The bluffs that rise above the Ohio River in southern Indiana are truly a sight to behold. Around Leavenworth, the road sits nearly four hundred feet above the normal pool of the Ohio River1. That’s just about as high up as the Great Pyramid of Giza! If you get off I-64 and take Indiana Route 66 south, you’re soon driving thirty-four stories above the riverbank. It’s unreal, and a little scary, especially as the road curves to follow the flowing river. I didn’t take any photos for fear of my life, but just roll with it.
Google somehow managed to thread their Street View car down Alton-Fredonia Road around and south of Leavenworth, but they did it at the wrong time of year. Trust me- you don’t want to miss a leisurely trip down that pike when the leaves are off the trees. Your height above the river will leave you speechless, especially if you see a barge down there plowing its way downstream to wherever it is that barges go. And that’s where I found myself on Thanksgiving, 2017- just west of Leavenworth, heading south towards Fredonia, Indiana. Ever heard of it? Maybe you have, since we talked about it briefly a few months back. Nonetheless, let’s go back, now that it’s firm into February and the trees are still barren.
The history of Crawford County -where we’re headed now- is complex and compelling. In 1818, the first seat of government for the county was founded in Mount Sterling. An outline of Crawford County on the map looks like an inverted stairway on the western border, along with a random blob to the east that follows the trajectory of the Blue River down to the Ohio. So where does Mount Sterling sit? Well, sort of in the middle of all of it. A central location is usually helpful and desired by county governments, but Mount Sterling’s not on the map anymore- the best clue we have to its location is the old Mt. Sterling Road, southeast of English, and the old Mt. Sterling church just east of Senns Road. I bet that’s where it was, but haven’t confirmed it. Since we can’t even position the town on a current map, we have no clue at all where this first Crawford Co courthouse would have been situated or what it would’ve looked like, although county courthouses of that era were generally frame structures. The county seat didn’t stay there long, anyway. The water supply wasn’t good enough due to its central location, its altitude, or the fact that early pioneers had notoriously poor hygiene, from what I’ve gathered.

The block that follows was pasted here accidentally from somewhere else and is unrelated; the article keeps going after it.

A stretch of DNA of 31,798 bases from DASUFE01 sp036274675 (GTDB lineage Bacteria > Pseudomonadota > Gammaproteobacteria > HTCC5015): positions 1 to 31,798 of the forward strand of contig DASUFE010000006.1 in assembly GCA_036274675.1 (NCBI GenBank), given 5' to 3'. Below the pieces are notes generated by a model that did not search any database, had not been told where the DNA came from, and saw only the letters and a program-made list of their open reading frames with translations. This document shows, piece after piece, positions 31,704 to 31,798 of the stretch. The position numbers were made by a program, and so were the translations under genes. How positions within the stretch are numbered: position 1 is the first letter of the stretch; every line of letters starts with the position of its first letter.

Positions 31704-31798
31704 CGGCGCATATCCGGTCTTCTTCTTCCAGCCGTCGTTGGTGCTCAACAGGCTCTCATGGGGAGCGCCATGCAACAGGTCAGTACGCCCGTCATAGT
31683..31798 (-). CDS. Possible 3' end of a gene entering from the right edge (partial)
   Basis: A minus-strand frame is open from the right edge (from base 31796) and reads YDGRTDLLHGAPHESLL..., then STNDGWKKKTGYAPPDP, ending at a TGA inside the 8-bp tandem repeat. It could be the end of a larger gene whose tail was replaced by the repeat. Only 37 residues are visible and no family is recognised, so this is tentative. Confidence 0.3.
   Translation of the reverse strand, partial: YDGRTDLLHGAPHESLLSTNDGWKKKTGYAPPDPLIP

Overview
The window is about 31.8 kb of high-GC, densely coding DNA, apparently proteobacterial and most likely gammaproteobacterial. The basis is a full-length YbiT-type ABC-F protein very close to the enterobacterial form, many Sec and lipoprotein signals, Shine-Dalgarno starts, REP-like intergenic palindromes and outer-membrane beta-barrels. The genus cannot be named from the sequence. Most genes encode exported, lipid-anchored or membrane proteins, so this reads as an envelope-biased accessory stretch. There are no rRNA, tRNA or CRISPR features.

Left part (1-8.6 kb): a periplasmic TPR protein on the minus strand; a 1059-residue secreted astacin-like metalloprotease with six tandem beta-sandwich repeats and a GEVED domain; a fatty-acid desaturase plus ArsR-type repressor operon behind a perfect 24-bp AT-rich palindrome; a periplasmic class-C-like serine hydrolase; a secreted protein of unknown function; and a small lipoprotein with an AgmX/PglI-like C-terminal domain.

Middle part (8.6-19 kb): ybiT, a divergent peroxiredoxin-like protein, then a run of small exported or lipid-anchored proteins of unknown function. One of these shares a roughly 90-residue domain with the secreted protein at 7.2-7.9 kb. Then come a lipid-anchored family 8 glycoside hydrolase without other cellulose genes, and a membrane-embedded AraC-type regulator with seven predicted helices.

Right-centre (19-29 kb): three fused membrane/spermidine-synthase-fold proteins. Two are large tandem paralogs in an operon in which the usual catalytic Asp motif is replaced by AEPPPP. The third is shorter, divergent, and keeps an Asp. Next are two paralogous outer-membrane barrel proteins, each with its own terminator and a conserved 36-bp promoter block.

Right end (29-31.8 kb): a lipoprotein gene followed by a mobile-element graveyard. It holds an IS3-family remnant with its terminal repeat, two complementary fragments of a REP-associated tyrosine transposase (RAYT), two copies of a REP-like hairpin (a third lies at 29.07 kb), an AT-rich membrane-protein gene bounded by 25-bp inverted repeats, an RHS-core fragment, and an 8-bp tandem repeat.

At any rate, thirsty officials of the burgeoning county packed up and moved down to Fredonia in 1822, after only four years of setting up camp in Mount Sterling. There, they built a two-story brick courthouse that measured 39×33 feet and was designed by a guy named Allen D. Thom. Sources indicate that the building was free to the county, but I can’t verify that. I did read that residents transported county records to the new courthouse in meal sacks, and their efforts weren’t wasted. The county seat existed in Fredonia for twenty-one years, until it moved again to Leavenworth, that larger town to the northeast that we mentioned already. There, it lasted for more than fifty years until the courthouse moved to English. Continual catastrophic floods led to a final relocation, in “New” English, about fifteen years ago, and that’s where the courthouse stands today, about 2.5 miles northeast of the old town.
So where did that all leave my project? A little confused, to be honest. Prior to that Thanksgiving, I’d been to every county except Perry, which holds three or four historic courthouses, depending on your stance. I’d been to Crawford County and taken photos of its abandoned 1959 courthouse in English, but took the wrong turn to Paoli and missed the modern courthouse in the same damn town. Since I was in the neighborhood, I had to go back. Gamers know the allure of 100% completion, and although I’m not one, I still had to accomplish it photos of every courthouse in the state. That meant I had to go back to Crawford County and get some photos of that modern courthouse, built in 2003 in “New” English.
As I developed an itinerary, I ran across some Flickr photos of some decrepit brick walls that were labeled as the old Fredonia courthouse, the second county seat. I zoomed in to Fredonia on Google Maps and could only see what I assumed were piles of brush. I saw the sign in Street View, but beyond it was a scrub of trees that I couldn’t really focus on. I figured I’d have to stop there, lest I make it back into Muncie having missed another historic courthouse more than 200 miles away. That had already happened with the abandoned Dearborn County courthouse in Wilmington, and I wasn’t keen on it occurring again.